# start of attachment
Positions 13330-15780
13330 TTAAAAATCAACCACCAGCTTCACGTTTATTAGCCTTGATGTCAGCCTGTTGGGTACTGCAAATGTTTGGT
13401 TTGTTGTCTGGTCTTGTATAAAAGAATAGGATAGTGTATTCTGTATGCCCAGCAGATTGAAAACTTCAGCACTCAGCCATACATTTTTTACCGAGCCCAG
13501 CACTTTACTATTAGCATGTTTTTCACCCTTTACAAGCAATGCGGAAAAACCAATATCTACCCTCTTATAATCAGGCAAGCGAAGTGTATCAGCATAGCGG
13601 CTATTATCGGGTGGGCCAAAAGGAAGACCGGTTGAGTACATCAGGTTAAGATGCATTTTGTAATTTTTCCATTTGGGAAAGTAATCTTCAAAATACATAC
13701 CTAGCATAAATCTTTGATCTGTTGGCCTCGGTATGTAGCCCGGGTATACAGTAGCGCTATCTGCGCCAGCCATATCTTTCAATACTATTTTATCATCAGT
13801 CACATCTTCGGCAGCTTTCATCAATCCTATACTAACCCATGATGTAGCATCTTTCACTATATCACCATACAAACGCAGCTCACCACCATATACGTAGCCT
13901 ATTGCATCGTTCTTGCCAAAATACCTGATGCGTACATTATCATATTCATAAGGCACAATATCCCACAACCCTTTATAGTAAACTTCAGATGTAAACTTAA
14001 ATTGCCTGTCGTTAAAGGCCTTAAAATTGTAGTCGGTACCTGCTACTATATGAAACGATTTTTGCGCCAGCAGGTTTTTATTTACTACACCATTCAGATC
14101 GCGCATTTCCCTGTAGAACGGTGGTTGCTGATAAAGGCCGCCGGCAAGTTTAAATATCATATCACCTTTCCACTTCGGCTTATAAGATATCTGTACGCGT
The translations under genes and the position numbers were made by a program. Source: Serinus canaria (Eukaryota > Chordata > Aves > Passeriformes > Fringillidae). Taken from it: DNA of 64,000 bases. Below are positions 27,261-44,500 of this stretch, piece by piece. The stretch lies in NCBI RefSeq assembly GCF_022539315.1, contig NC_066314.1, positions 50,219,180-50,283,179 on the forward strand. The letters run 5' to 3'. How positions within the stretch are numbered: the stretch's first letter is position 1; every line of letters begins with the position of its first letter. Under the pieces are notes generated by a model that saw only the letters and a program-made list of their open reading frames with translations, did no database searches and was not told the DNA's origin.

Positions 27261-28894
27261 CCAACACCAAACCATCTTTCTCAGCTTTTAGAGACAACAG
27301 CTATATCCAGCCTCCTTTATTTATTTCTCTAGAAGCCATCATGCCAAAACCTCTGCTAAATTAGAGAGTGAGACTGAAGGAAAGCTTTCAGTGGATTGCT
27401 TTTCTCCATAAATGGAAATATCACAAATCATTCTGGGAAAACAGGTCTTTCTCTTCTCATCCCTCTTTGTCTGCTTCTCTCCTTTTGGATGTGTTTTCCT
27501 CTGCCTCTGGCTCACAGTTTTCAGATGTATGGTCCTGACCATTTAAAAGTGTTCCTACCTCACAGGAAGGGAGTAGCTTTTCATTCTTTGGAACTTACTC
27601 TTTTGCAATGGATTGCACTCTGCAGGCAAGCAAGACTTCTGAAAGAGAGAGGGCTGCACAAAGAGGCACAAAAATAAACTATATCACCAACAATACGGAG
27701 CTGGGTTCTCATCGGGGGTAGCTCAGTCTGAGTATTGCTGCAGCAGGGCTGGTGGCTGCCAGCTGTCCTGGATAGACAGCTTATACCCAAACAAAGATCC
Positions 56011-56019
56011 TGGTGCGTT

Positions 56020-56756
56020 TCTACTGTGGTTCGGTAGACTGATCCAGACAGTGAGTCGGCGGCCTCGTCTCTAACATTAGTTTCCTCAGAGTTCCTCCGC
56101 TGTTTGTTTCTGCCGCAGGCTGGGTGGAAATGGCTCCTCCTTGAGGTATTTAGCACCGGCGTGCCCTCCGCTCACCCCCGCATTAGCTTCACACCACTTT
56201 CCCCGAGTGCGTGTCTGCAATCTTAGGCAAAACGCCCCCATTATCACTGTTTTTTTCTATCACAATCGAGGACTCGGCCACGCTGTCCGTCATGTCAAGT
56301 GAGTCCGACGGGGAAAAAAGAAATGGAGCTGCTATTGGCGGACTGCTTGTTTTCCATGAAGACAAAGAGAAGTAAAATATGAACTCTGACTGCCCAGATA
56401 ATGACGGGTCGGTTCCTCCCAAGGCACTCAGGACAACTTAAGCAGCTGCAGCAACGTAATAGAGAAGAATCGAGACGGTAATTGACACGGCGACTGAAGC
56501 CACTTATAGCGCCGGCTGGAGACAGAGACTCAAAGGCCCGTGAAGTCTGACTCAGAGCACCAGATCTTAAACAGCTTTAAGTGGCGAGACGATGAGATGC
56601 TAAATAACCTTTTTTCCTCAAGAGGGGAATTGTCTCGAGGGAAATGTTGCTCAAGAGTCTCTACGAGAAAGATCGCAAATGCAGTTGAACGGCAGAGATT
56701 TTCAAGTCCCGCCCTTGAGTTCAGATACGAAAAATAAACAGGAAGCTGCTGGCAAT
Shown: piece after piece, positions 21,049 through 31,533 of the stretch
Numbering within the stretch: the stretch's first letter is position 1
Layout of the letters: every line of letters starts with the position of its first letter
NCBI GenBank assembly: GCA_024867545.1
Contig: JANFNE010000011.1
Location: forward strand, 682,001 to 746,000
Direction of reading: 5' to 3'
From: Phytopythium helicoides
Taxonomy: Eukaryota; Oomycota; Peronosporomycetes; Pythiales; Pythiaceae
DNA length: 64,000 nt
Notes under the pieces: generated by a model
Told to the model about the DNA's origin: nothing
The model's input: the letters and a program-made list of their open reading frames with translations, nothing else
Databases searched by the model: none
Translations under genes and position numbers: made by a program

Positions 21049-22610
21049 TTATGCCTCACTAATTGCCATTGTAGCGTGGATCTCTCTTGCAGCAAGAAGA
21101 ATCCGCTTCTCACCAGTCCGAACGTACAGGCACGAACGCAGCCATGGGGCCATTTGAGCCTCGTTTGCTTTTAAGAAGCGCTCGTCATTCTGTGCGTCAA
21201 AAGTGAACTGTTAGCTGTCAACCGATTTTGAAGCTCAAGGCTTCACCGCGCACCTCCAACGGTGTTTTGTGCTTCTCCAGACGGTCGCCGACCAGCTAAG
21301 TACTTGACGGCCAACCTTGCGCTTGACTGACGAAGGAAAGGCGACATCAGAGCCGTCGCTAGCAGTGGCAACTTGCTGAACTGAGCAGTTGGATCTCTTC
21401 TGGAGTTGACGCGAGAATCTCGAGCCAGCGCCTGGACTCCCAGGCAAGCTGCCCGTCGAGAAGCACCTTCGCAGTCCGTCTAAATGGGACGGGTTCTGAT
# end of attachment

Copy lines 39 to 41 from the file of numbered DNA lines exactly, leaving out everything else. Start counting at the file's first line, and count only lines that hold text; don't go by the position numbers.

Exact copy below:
DNA length: 64,000 nt
Notes under the pieces: generated by a model
Told to the model about the DNA's origin: nothing